The national average for a gallon of gas has fallen below $4 for the first time since early March, a key psychological threshold for cash-strapped Americans even as inflation remains elevated.
The U.S. average dropped 2 cents overnight to $3.99, AAA reported Thursday, a 20% pullback from its June peak above $5. The run-up in gas prices earlier this year is tied to the Russian invasion of Ukraine and the ensuing turmoil in energy markets.
Relentlessly high inflation is the nation’s most vexing economic problem, prompting months of recession talk even as job growth has soared — U.S. employers added 528,000 jobs in July — and consumer spending has remained resilient.
But lower pump prices mean there’s less drag on the broader economy, as evidenced by federal data released Wednesday that shows inflation eased in July. Though overall prices remain elevated, climbing 8.5% year over year, they’ve moved away from the pandemic peak of 9.1% recorded in June, when the U.S. fuel average topped out at $5.02. The gasoline index fell 7.7 percent in July.
Crude prices that had been hovering near $80 a barrel in January had pushed past $120 by March, on fears the Russian conflict would curtail supply and disrupt energy markets. Pump prices soon followed, swelling nearly 20% roughly a week after the Feb. 24 invasion.
But oil prices have been cooling since early June, with West Texas Intermediate crude, the U.S. benchmark, hovering around $91 per barrel on Thursday. Fuel costs are now in line with what consumers and businesses were paying before the war.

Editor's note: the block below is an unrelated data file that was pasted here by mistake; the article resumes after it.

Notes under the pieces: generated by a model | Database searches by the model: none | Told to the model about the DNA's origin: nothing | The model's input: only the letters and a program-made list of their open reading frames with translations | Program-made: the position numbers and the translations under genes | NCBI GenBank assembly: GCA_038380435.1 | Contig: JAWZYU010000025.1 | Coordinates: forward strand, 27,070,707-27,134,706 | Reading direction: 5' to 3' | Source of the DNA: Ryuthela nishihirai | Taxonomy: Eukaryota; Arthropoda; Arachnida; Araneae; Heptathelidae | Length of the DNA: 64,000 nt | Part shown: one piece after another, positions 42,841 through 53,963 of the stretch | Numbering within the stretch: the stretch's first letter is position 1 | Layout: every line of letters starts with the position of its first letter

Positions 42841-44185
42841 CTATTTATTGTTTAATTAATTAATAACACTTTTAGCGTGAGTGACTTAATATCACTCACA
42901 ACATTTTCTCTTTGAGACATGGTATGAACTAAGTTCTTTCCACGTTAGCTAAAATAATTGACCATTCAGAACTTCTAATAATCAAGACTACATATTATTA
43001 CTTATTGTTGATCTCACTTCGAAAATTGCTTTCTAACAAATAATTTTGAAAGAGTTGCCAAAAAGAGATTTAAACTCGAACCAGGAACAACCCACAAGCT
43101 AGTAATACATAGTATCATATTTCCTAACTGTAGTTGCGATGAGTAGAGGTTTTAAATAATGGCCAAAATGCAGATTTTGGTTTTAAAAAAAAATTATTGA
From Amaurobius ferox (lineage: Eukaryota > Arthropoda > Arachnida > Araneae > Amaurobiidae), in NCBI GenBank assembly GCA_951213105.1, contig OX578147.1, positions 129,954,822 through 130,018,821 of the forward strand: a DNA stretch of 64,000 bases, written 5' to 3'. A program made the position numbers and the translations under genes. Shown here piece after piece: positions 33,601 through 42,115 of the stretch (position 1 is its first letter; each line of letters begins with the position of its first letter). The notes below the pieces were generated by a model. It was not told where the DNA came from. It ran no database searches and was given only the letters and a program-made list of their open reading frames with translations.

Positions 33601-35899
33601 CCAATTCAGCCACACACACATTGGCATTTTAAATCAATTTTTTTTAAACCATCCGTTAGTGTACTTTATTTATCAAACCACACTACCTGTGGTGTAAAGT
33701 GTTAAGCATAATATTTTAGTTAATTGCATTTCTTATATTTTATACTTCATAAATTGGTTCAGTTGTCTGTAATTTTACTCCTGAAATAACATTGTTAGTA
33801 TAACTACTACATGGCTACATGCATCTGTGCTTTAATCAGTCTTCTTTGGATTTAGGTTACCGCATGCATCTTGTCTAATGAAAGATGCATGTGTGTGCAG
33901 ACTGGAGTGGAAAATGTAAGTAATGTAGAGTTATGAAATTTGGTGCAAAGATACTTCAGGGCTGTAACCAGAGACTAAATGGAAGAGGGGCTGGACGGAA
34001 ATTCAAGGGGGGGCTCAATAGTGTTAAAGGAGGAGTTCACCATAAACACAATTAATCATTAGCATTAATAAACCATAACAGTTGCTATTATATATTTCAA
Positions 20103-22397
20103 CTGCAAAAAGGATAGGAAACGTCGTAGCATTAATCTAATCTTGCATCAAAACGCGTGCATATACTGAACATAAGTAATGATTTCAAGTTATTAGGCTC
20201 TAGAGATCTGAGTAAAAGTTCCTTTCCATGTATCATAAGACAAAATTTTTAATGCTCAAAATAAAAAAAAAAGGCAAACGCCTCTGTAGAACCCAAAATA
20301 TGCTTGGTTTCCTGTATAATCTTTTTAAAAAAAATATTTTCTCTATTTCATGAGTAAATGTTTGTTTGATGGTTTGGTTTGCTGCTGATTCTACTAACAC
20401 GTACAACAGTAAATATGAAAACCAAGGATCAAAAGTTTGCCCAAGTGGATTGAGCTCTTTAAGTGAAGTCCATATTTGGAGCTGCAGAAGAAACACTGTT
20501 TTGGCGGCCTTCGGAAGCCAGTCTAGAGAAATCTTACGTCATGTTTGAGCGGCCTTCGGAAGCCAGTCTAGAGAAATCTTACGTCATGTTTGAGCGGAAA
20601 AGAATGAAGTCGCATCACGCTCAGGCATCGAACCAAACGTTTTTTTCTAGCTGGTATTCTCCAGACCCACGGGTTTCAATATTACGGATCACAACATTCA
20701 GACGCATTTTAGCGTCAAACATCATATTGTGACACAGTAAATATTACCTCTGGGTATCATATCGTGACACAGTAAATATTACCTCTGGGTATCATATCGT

Experts say the sell-off is largely driven by worries of a possible recession in several large global economies, which would crimp fuel demand.
Economists have been warning of a possible recession in the United States for months. Jeff Buchbinder, chief equity strategist for LPL Financial, said in a Monday note that he thinks the odds of a U.S. recession in the next year are “perhaps a coin flip or better,” despite the Labor Department’s blockbuster jobs reading on Friday. England’s central bank warned last week that Britain would enter a protracted recession by the last quarter of 2022.
The National Bureau of Economic Research has not declared the United States to be in a recession, even though economic activity has already declined for two consecutive quarters. Still, fuel demand is already down: As measured as a four-week moving average, it stood at 8.6 million barrels a day as of July 29, according to the U.S. Energy Information Administration. That’s 8.7% lower than a year ago.
Meanwhile, there is still a possibility that prices could turn around. OPEC, the group of oil-producing nations that includes Saudi Arabia, has only minimally boosted production despite entreaties from President Biden and other world leaders to remedy supply shortfalls.
Analysts also note that the main culprit behind higher gas prices — Russia’s war in Ukraine — is still in full swing, as well as the Western sanctions designed to punish Moscow. J.P. Morgan has warned that in a worst-case scenario — in which Russia retaliates by shutting down its supply altogether — the price of oil could go as high as $380 per barrel, more than quadruple what it is today.